- End hunger.
- Ensure healthy lives and promote well-being for all at all ages.
- Ensure inclusive and equitable quality education.
- Achieve gender equality and empower all women and girls.
- Ensure availability and sustainable management of water and sanitation for all.
- Ensure access to affordable, reliable, sustainable and modern energy for all.
- Promote sustained, inclusive and sustainable economic growth.
- Build resilient infrastructure, promote inclusive and sustainable industrialisation and foster innovation.
- Reduce inequality within and between countries.
- Make cities and human settlements inclusive, safe, resilient and sustainable.
- Ensure sustainable consumption and production patterns.
- Take urgent action to combat climate change and its impacts.
- Conserve and sustainably use oceans, seas and marine resources for sustainable development.
- Protect, restore and promote the sustainable use of terrestrial ecosystems.
- Promote peaceful and inclusive societies for sustainable development.
- Strengthen the means of implementation and revitalise the global partnership for sustainable development.
In developing them, a good strategy needs to be adopted. To begin with, it is essential to understand the SDGs and what sustainability is. This is followed by defining priorities to achieve them, designing specific targets and actions to achieve them. In addition, it is necessary to link them to business processes and create monitoring mechanisms.
The challenges of sustainable development
Despite the work that has been done to achieve sustainability, challenges remain. Understanding what sustainability is and its importance must be followed by tackling real challenges. To start with, obstacles and their magnitude need to be identified.
Global and complex challenges
Sustainability challenges are constantly changing. Climate change or the loss of biodiversity are some of the issues to be taken into account. Their impact is felt on a global scale through natural catastrophes or the disappearance of entire ecosystems. Moreover, its complexity is such that it requires action by numerous actors across the globe. With a multilateral approach to tackling challenges, it is possible to develop the right approaches at the right time and in the right situation.
2022 was marked by a number of problems, the consequences of which were severe. The erosion of social cohesion or extreme weather were the most relevant. For example, record summer temperatures were reached in Europe. In Spain alone, the temperature was 2.2°C above average.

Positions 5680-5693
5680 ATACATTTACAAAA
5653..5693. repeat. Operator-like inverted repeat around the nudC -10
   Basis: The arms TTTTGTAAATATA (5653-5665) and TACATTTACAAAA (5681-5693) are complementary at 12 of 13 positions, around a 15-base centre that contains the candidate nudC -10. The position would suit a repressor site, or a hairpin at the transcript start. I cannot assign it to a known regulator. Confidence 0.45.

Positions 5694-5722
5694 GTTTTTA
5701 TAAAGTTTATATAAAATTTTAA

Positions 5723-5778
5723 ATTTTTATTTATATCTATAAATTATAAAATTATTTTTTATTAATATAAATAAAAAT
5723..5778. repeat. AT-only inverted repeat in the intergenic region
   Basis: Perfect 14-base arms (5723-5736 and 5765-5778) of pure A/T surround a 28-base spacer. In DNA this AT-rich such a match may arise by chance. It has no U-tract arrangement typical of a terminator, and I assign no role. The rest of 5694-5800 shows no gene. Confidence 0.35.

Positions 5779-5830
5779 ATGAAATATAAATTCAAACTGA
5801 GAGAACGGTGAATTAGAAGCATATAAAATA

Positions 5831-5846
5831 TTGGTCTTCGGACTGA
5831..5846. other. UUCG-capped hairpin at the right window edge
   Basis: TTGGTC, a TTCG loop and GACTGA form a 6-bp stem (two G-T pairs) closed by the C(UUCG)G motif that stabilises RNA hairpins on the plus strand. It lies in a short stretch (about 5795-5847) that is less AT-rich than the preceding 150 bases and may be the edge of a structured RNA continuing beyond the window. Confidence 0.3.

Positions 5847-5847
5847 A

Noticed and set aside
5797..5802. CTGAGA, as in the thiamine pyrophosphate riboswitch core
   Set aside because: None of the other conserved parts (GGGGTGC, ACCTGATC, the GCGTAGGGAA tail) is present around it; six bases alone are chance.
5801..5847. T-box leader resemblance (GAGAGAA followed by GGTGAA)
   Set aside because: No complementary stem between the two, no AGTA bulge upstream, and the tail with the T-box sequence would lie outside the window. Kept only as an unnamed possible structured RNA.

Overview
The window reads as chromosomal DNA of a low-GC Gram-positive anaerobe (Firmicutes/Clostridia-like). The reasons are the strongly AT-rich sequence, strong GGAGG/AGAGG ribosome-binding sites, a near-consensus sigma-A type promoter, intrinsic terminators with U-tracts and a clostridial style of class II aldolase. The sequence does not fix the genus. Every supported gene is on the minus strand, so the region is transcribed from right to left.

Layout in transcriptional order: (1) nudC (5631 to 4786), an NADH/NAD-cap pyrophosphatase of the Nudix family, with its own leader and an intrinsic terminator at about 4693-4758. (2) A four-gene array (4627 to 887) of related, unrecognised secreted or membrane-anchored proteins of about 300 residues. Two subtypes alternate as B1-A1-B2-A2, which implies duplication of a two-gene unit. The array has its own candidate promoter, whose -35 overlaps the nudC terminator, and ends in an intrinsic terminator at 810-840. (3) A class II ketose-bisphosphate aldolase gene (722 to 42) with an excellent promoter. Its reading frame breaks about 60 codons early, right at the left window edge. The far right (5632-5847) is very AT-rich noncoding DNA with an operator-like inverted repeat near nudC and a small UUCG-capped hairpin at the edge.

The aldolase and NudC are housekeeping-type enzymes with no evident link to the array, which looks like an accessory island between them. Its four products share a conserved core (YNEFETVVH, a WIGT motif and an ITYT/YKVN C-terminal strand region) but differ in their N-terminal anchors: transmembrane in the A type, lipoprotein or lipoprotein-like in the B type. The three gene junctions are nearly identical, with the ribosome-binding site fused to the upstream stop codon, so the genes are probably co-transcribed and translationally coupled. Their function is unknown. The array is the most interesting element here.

How to achieve sustainable development
Achieving sustainable development is a key objective that is made up of different actions. Each leads to more efficient business processes. In this way, their impact on the environment is reduced, which makes them more sustainable.
What is sustainability in our current system?
The current system understands sustainability in a specific way. It is about reducing, as far as possible, the overexploitation of natural resources. This is achieved through various approaches, such as the circular and regenerative economy. By embracing these models, significant progress is made on the Sustainable Development Goals.
For example, extreme poverty has been reduced to 10 % of the world’s population. Although 2022 was the worst year in the last twenty years, progress is more than significant. In gender equality, women in national parliaments have increased slightly, from 22.4% in 2015 to 26.2% in 2022.
Just transition: what does it mean in practice?
Along with knowing what sustainability is, it is necessary to understand what a just transition means. It is a change in the way energy sources are produced and used. Its aim is to reduce greenhouse gas emissions and improve energy security. In addition, it seeks to act in an equitable manner without leaving any social group behind.
The transition may include measures such as the promotion of renewable energy sources. Improving energy efficiency is another proposal, but nothing will be possible without the implementation of policies that ensure affordable and sustainable access for all.
Solutions to reach a sustainable development
- Research viable alternatives to current unsustainable models. A good example is analysing the throw-away or lineal model of consumption and researching alternatives.
- It is also important to consider local proposals and solutions. After all, they provide the best answers to specific problems. By combining them, it is possible to face global challenges.
- It is essential to understand the relationship between humanity and nature. The knowledge gained can then be converted into concrete actions.
In short, by knowing what sustainability is, companies can change the way they produce. Do you want to use the SDGs and other sustainability standards to calculate your corporate impact? With APlanet Sustainability you can do this and much more. Get in touch with us.